It took me a while to understand that beyond my genuine intellectual thrill in analysing my new love interest, I was also stuck in an either/or dichotomy. It felt like I had only two options: to let the love consume me or detach from it and make it a scientific project. And there was no way I was going to let the first one happen again.
So then if I was in love it meant that I was projecting; if I was projecting, then all I had to do is figure out which of this person’s qualities were screaming to be made conscious in me and then cultivate them. The feelings were something to be solved and I had the perfect equation for it. If I could figure out the projections, I wouldn’t have to feel them anymore or, as my therapist had been suggesting for months, dare to share them with the person. No way.
It’s very clear to me that my cold, scientific approach during those months was a reliving and renegotiation of a trauma response. I was so terrified of losing myself in another fantasy bond that I mobilised all my intellectual capacity to figure this one out before it got serious. In a way I was splitting again, but I was keeping my feelings close so I could observe them.
“Trauma constitutes an interruption of the normal processes through which an embodied, true self comes into being. When things are bad enough in this primary relationship (between the infant and the mother), the infant dissociates and this effectively interrupts the normal process through which the infant is coming-into-being in dialogue with reality’s otherness. Another way to say this is that trauma forecloses transitional space, which is the intermediate space through which the infant is working out a relationship between the inner and outer world, between affect and thought, between the right and left hemisphere, between the body and the mind.” (Donald Kalsched, Trauma and the Soul)
I don’t know exactly what happened in my childhood, but I’m beginning to piece things together by connecting the difficulties I’ve faced as an adult with the theory I’ve been learning in my somatic psychotherapeutic trainings, and the memories it triggers in me.
For example, I know that in our earliest life we are completely dependent on a mother that may or may not be aware of the immense responsibility placed on her: to facilitate the soul’s descent into the physical reality for the new baby. In that state of absolute dependence, the baby gradually gets to know itself and the outer world through the mother, who is hopefully well attuned to the baby’s needs, emotionally present, and in a state of safety in her nervous system. Thus, the process of indwelling starts and the soul lands in the body. The baby builds a nervous system based in safety, has a sense of self, can tolerate its emotions, and feels welcome in the world.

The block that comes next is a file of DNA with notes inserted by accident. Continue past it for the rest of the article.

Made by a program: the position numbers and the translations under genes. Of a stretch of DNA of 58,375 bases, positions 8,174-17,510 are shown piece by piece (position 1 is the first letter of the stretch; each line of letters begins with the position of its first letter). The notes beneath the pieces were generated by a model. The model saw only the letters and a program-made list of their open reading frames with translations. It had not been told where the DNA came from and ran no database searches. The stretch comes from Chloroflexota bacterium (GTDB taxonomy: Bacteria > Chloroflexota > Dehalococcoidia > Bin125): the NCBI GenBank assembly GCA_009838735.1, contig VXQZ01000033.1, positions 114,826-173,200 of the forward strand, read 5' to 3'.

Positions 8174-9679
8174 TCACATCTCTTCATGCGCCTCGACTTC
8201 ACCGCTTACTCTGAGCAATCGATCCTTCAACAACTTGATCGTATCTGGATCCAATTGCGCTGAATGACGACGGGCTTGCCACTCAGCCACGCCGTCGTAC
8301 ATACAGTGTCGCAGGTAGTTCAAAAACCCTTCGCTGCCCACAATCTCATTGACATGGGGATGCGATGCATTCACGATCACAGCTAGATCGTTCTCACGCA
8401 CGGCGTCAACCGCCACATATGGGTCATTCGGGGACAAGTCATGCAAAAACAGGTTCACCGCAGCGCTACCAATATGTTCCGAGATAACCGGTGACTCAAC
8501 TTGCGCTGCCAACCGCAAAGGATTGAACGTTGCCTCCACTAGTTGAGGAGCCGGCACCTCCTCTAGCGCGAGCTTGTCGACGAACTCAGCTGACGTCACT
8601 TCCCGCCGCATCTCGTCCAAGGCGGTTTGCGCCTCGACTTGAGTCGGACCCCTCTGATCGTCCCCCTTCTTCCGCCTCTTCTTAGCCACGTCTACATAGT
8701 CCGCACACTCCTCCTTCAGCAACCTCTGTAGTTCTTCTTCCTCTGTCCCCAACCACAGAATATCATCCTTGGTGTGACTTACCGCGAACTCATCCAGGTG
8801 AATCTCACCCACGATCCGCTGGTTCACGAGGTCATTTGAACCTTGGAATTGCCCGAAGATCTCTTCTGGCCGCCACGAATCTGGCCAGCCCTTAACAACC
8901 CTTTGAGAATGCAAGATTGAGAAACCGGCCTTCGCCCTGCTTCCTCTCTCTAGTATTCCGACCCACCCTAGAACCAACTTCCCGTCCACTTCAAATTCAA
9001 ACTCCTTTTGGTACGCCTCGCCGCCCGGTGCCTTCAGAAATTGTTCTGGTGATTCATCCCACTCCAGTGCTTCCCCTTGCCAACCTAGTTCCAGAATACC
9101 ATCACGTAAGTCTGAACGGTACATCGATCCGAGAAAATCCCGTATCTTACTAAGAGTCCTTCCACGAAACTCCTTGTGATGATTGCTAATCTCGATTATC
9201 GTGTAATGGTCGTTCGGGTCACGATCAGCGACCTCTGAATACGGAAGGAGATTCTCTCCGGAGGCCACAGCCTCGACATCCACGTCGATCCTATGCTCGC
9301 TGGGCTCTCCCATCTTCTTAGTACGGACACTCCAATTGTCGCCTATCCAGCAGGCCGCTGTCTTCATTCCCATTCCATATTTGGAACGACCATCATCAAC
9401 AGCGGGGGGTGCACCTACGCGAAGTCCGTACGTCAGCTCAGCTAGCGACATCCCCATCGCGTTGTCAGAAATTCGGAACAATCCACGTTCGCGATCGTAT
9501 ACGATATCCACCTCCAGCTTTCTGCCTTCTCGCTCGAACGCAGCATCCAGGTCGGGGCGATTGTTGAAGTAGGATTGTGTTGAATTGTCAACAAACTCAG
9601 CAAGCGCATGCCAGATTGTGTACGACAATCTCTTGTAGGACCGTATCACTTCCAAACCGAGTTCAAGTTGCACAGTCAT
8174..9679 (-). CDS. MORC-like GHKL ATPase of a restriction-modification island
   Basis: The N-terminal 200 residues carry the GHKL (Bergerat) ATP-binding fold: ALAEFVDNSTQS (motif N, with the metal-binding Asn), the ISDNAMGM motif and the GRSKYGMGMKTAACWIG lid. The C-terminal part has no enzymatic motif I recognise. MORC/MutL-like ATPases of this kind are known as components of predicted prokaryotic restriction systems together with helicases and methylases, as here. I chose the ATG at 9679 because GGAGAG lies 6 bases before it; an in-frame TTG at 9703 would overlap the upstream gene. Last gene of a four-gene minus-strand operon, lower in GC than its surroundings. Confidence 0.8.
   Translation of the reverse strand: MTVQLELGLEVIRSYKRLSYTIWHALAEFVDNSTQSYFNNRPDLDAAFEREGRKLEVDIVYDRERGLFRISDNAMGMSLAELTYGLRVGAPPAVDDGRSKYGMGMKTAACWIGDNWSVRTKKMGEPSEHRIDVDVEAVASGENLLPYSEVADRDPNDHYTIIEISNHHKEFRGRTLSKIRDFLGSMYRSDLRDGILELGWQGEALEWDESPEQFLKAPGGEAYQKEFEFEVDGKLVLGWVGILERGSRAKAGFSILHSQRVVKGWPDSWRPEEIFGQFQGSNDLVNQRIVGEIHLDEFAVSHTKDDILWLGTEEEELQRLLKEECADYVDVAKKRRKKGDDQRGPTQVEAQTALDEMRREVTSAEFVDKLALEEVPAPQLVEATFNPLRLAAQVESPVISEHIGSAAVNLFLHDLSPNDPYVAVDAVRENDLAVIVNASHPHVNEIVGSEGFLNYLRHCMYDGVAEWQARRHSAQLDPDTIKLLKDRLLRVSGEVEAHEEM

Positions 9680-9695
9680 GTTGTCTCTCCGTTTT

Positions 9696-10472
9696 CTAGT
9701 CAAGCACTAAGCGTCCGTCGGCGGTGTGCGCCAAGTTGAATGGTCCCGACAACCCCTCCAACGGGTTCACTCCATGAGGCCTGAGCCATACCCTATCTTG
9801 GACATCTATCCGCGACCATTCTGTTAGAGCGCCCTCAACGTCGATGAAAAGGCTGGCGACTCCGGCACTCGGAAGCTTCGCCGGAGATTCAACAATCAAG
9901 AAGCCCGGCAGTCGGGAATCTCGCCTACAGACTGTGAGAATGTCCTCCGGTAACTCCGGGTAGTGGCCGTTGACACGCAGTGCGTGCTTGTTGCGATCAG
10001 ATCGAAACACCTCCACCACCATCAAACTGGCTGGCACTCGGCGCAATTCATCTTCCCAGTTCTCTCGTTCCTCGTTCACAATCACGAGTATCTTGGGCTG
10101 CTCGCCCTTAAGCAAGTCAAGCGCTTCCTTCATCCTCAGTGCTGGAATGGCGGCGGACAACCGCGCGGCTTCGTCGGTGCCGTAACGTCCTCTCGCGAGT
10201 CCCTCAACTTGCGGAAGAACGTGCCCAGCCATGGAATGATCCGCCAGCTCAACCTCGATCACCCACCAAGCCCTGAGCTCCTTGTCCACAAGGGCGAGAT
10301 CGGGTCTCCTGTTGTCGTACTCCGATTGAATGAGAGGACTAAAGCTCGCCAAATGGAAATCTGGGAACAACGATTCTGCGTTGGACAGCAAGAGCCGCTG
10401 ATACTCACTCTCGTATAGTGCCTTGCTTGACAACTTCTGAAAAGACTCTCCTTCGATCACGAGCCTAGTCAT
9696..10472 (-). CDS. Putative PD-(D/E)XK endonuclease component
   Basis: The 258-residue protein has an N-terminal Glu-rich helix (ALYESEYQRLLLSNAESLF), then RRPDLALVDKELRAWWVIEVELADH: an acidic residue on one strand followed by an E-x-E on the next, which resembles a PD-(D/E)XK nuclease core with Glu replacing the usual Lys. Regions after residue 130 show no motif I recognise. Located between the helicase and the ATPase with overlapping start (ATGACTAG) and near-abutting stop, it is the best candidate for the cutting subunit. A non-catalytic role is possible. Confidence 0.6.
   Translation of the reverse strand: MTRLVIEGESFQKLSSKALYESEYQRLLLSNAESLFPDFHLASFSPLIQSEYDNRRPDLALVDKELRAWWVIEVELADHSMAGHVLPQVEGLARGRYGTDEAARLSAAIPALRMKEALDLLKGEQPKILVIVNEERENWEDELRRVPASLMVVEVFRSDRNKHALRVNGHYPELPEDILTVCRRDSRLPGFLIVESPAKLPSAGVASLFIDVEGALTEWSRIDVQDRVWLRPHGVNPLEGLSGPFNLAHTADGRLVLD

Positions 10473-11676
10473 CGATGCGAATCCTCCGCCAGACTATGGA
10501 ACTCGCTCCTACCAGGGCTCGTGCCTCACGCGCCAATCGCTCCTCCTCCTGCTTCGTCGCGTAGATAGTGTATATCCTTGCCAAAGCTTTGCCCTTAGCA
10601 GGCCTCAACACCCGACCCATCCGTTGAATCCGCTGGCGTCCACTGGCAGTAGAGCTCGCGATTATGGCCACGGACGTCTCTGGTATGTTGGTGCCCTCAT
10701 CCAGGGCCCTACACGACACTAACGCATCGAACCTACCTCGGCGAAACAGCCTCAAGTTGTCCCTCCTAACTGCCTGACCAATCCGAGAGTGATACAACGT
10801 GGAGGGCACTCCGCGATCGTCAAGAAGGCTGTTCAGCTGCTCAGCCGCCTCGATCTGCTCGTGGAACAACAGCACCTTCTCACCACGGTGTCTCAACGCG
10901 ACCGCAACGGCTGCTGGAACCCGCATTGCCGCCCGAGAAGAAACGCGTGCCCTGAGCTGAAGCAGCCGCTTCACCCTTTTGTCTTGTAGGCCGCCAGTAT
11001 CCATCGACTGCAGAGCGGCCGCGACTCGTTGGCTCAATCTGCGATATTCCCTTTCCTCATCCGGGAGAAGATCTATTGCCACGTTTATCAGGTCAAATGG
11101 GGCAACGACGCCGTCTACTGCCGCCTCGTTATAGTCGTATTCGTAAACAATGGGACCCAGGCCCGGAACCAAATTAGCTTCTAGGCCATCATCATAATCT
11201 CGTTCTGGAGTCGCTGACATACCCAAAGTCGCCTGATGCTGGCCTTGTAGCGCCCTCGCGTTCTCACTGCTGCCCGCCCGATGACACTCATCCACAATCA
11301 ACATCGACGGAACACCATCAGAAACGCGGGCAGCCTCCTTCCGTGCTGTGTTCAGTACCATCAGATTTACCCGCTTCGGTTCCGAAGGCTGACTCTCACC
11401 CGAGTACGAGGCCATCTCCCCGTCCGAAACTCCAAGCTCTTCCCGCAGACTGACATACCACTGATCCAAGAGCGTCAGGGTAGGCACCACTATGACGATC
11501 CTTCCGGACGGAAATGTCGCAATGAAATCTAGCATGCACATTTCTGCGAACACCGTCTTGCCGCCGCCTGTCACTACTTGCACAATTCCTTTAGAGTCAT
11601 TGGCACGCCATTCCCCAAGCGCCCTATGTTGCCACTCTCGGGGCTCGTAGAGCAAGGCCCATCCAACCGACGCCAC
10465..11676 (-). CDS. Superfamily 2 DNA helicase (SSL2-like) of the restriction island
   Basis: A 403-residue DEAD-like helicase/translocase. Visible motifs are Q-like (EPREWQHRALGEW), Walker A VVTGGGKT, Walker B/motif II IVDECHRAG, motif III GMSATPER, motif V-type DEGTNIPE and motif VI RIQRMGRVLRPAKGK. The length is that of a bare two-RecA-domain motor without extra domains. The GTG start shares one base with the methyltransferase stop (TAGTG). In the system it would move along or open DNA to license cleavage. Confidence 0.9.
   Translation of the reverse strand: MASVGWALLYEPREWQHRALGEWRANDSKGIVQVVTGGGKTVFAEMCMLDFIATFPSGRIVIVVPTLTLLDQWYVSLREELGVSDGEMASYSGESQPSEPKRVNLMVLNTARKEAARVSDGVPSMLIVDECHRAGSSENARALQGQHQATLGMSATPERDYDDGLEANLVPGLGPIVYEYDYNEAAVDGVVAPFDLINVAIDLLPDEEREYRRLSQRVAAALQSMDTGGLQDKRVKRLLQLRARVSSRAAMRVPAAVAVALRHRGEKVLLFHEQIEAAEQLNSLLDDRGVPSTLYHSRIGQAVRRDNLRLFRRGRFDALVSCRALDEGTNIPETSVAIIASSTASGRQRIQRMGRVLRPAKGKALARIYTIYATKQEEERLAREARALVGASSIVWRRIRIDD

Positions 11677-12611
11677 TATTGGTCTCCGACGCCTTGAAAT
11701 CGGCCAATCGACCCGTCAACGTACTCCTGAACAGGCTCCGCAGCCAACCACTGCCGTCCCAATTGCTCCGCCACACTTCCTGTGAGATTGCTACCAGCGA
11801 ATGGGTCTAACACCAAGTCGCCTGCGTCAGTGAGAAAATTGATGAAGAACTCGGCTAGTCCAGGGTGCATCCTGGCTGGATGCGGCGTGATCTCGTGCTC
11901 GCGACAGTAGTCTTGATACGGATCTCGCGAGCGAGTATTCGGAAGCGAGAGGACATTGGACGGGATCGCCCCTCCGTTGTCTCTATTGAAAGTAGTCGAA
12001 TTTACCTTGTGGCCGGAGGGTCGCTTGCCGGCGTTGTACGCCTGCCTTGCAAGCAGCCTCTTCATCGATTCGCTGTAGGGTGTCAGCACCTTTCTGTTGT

This, to me, is what secure attachment actually speaks of: a feeling of belonging to oneself and the world, initially facilitated by the mother, but primarily describing a relationship to one’s soul, one’s Self, naturally rippling out into all other relationships.
But this is a rare case and it’s unlikely that we would be here, connecting through this newsletter, if we’d had that experience growing up. Most often mothers are burdened by their own trauma and here-and-now anxieties, and largely too unconscious of their own souls to facilitate this kind of indwelling for another. Firestone describes this as “a particularly destructive type of mother whose physical contact with her infant is expressed in an automatic, unfeeling manner of touch.” Now this may feel familiar–the mother who’s there but not really there, who’s erratic and incongruent, who talks a great deal about love but acts in destructive ways that she’s completely blind to.
In such cases, a baby is quick to adapt by retreating in a fantasy world in the mind. It begins to split the good mother from the bad mother and isn’t able to integrate them into a whole person. Since its survival depends on the attachment to the mother )or primary caregiver), the bad mother often becomes introjected–becomes part of the baby’s inner sense of self (becoming the inner critic and source of self-hatred later) in order to preserve the fantasy of being loved.
The soul doesn’t descend in the body, but remains suspended in the archetypal realm, protected by a suite of intelligent defences meant to keep it safe (and dissociated) until the body feels safe enough for it to land. The psyche splits the personality, often in pairs where a small one holds the unbearable pain of childhood and the seemingly more mature is mobilised to protect it by any means possible. This is what Jungian and trauma analyst Donald Kalsched calls the self-care system, whose main purpose is to “keep the innocent remnant of the whole self from being further impacted by suffering-in-reality”. And in the meantime, the emerging adult remains stuck in a fantasy world maintained by defences and projections.
It’s through theory and study that I understood the dichotomy I was talking about before. In a way, I had always been oscillating between these two core adaptations in my personality: one part wanted to be completely taken over by love and fuse with the love-object in an all-consuming bond, and the other was so terrified of love’s threat to the self that it immediately dissociated from feeling into the mind. One completely starved of love and ready to do anything for it, the other in denial of its starvation–but the hunger still there, making its unrealistic demands.
“Emotional hunger is not love, though people often confuse the two.”
(Robert W. Firestone, The Fantasy Bond : Structure of Psychological Defences)